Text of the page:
Monthly Archives: February 2019

Polyactiva and

PolyActiva logo

Proud Precinct Partners, Polyactiva attended the recently Ophthalmology conference in Chicago, USA discussing the future of eyecare treatment and recent developments, and their early stage gamechanging projects.  Eyewire TV caught up with them for a brief chat.


To watch all of the discussions with eyewrite: 

More information about Polyactiva:

The company began operation in February 2010 and since its formation has secured in excess of AU$10 million of investment.

A Series A investment was secured in January 2011 and a AU$9.2 million Series B investment was made in January 2013. The Series B investment was made by a syndicate of investors including Medical Research and Commercialisation Fund (MRCF) and Brandon Biosciences Fund 1 (BBF1) – both managed by Brandon Capital Partners, and Yuuwa – managed by Yuuwa Capital.

PolyActiva’s platform technology is used to deliver drugs to specific sites in the body with control over the rate of drug delivery for up to 12-months. The technology involves formation of a polymeric prodrug of the target drug, which in turn is the sole component used to produce the administered product. The product administered to the site can take various forms, including rod-shaped implants, injectable gels, and topical film. The technology enables product with high dose loads, which means sufficient drug can be carried in products of a very small size and still delivery therapeutic daily doses to the therapeutic site over extended periods. All of our products are designed to biodegrade after the treatment period, and leave no residue. As a consequence, PolyActiva’s delivery technology is very well suited to delivery at site of the body that have limited volumes (e.g. the eye). With the PolyActiva technology, exceptional zero-order release profiles are achieved over treatment periods ranging from 1 to 12 months. The process by which we manufacture our products is robust, scalable, and can be adapted to existing device component production processes. PolyActiva has built a number of products with drug candidates from different drug classes and with different linkage points, demonstrating the plasticity of the technology.

We have also developed a number of functional co-monomers and polymer segments, which modularises the production of the final polymeric prodrug. Analogous to a set of Lego®, we now have the various building blocks from which we can select to build the preferred polymer prodrug. Animal studies are now complete for our first two ocular products and work towards clinical development has been initiated.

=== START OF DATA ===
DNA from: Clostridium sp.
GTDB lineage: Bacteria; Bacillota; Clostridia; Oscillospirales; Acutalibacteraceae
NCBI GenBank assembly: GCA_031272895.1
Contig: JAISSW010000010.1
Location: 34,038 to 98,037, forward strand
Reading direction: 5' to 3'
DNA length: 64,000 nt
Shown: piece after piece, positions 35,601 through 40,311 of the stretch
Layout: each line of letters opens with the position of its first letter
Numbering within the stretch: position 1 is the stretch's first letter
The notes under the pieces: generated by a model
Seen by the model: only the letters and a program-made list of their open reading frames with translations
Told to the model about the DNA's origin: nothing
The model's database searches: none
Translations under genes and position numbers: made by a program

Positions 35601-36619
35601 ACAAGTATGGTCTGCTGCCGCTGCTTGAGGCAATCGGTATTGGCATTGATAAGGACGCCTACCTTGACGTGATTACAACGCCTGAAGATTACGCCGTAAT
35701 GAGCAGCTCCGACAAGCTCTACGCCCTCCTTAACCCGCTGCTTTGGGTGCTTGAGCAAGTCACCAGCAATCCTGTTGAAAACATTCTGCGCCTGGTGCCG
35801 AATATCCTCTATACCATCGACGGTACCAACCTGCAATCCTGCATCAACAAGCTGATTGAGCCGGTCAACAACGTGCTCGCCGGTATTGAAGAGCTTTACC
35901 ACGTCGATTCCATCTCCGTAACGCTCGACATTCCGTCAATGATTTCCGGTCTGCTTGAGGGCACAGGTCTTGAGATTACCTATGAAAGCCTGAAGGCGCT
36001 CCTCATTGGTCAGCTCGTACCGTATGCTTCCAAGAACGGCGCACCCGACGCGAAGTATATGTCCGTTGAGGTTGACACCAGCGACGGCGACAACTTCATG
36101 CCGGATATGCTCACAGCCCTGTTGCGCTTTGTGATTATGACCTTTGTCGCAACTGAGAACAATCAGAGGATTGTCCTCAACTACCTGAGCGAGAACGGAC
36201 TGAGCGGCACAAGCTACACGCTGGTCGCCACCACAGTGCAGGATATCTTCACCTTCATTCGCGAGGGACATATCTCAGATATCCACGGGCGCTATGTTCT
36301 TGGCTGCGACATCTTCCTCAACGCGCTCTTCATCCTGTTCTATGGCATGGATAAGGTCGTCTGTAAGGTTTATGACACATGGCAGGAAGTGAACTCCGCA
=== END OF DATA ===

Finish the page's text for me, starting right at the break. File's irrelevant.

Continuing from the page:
The company is headquartered at Queen Street, Melbourne, with research facilities at Monash Institute of Pharmaceutical Sciences, 381 Royal Parade, Parkville, Melbourne.

The company has secured a world-class team of more than 10 staff that provide the core chemistry and development capabilities. We also have established relationships with key research service providers including MIPS, University of Melbourne, CERA, MSU, Bolder BioPATH, Institute of Bone and Joint Research, and Miguel Hernandez University who provide capabilities in pharmaceutical chemistry, polymer chemistry, ophthalmology and animal models.

‘Killer’ immune cells provide solution to elusive universal flu vaccine

Two scientists inspect some images in the light

Researchers from the Peter Doherty Institute for Infection and Immunity (Doherty Institute) and Monash University have identified immune cells, called killer T cells that can fight all influenza viruses – A, B and C  – creating the potential for the development of a world-first universal, one-shot flu vaccine.

Two scientists inspect some images in the light

The extraordinary breakthrough made by University of Melbourne PhD student, Marios Koutsakos of the Doherty Institute, was published today in Nature Immunology and is a paradigm-shifting discovery, which could lead to an influenza vaccine that does not need to be updated annually.

Previous research has shown that these killer T cells are present in an immune response to some but not all the influenza viruses – making this discovery a game-changer in the development of a universal vaccine.

“Influenza viruses continuously mutate to evade recognition by our immune system, and they are vastly diverse, making it nearly impossible to predict and vaccinate against the strain that will cause the next influenza pandemic,” Mr Koutsakos said.

“We have identified the parts of the virus that are shared across all flu strains, and sub-strains capable of infecting humans, and then investigated if we could find robust responses to those viral parts in healthy humans, and influenza-infected adults and children.”